While I quite understand people worrying, we’re not living in (George Orwell’s) 1984 just yet. Facebook keeps information about its users to direct advertising at them, but I can’t see why that’s so bad. I have no problem with companies that I choose to use using my behaviour with their product to advertise at me. They have to make money, after all, and those adverts keep Facebook free for me.
In Europe, a great deal of information about citizens is publicly available without the internet. Andrew Brown says we should try to conceal our real selves from the cloud, to maintain our privacy, but I think he’s seriously exaggerating the problem. If I share documents with Google Docs, the fact that Google might one day turn round and “Be Evil” doesn’t worry me a bit. If I had a really sensitive bit of data or information that I wanted to keep away from big brother, I certainly wouldn’t store it in the cloud.
But for non-top secret stuff, the development of cloud based applications and social networks has been fantastic. They make working together on the net a ton easier, staying in touch a ton easier, and sharing a breeze. People might think Twitter is silly and Facebook walls egotistical, but they are great ways to share things you like, and some people even have interesting thought to share.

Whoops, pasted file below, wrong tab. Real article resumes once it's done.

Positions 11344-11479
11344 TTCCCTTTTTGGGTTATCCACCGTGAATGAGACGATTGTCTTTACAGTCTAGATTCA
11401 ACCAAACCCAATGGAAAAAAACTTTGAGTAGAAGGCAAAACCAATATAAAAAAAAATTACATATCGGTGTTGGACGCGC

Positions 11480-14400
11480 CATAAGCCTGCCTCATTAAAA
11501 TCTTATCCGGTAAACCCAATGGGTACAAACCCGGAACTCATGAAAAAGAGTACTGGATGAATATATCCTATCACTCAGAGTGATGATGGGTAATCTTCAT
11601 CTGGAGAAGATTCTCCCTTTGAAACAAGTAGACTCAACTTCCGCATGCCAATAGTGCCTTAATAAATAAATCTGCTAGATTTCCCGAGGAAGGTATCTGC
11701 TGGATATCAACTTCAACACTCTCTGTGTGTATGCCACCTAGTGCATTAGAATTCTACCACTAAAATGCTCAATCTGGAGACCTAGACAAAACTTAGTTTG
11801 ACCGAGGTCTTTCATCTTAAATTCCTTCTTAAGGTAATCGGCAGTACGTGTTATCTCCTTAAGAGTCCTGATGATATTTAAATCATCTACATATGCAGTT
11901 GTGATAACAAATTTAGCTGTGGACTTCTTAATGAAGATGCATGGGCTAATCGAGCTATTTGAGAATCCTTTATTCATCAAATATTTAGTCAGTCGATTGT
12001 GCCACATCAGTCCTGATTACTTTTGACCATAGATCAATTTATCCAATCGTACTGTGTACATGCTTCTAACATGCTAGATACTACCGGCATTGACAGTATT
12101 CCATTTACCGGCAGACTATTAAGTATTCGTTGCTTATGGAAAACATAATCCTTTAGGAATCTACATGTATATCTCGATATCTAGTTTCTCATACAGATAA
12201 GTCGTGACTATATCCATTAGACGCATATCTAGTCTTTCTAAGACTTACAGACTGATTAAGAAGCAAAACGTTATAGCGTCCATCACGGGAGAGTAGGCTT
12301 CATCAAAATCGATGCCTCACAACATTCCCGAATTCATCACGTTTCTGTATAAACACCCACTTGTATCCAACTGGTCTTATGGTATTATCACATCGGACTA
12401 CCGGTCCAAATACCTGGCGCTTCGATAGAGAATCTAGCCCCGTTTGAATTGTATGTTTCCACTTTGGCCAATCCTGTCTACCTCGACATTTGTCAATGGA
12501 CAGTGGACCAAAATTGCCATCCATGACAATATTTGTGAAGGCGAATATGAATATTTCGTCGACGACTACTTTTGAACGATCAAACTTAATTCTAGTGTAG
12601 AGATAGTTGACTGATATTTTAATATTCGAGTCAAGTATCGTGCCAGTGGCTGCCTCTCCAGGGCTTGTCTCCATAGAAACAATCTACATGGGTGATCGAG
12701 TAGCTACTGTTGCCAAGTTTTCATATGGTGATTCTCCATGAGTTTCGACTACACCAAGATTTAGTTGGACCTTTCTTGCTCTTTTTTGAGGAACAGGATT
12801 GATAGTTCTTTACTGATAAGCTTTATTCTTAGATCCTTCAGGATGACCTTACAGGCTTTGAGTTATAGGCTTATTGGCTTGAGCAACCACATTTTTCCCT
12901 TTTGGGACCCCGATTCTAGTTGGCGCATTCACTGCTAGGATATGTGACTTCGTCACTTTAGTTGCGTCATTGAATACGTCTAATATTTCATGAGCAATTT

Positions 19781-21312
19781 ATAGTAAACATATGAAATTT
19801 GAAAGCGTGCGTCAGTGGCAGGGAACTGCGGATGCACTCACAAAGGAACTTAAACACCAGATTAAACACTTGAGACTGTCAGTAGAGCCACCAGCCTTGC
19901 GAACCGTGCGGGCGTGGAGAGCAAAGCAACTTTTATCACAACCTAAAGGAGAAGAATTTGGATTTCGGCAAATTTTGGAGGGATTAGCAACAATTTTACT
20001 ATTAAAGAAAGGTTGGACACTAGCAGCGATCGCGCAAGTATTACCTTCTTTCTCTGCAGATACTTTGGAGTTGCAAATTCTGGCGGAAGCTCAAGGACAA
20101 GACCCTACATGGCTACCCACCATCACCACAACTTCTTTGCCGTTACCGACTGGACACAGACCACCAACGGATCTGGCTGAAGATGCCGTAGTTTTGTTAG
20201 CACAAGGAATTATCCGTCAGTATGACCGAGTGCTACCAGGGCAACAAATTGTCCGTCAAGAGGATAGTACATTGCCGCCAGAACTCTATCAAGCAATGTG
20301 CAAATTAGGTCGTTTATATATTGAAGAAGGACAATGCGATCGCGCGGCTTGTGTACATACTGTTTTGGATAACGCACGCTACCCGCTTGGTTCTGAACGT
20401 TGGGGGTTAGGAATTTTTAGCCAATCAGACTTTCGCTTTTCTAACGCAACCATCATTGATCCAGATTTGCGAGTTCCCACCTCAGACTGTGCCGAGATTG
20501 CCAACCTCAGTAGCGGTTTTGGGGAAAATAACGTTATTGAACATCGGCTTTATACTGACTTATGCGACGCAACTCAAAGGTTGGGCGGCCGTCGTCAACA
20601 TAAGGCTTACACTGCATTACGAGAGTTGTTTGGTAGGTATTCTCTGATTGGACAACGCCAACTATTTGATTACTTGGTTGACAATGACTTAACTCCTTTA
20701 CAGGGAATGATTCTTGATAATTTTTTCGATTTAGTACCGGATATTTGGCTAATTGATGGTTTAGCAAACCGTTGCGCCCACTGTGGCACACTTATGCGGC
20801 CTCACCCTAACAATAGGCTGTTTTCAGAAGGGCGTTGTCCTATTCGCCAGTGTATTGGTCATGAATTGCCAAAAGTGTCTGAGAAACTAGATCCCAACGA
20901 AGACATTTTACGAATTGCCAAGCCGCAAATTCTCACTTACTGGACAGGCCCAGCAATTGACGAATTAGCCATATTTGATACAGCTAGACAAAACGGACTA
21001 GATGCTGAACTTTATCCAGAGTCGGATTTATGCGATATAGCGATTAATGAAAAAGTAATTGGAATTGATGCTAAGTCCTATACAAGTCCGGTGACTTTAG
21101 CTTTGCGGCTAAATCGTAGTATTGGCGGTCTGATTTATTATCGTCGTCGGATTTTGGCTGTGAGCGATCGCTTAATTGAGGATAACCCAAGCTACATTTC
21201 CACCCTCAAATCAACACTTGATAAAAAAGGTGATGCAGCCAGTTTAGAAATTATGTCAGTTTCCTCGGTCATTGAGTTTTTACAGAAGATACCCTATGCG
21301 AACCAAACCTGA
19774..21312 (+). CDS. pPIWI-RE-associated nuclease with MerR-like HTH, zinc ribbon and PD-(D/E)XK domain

All of these things are tools, and like any tool you have to learn how to use it. If you saw a lawn mower for the first time, you might rightly worry that such a device might be a threat to your arms and legs. Eventually, someone would show you that with due caution and care, this threatening looking machine could be used for lawn based good (unless you are made of grass). The Internet is the same – you are in control of what you share about yourself, and as long as you are sensible, it won’t chop your legs off!
I will join the “the Internet is threatening our way of life” crowd the moment Google announces its psychic G-mind-reader tool, but I believe it is some years off.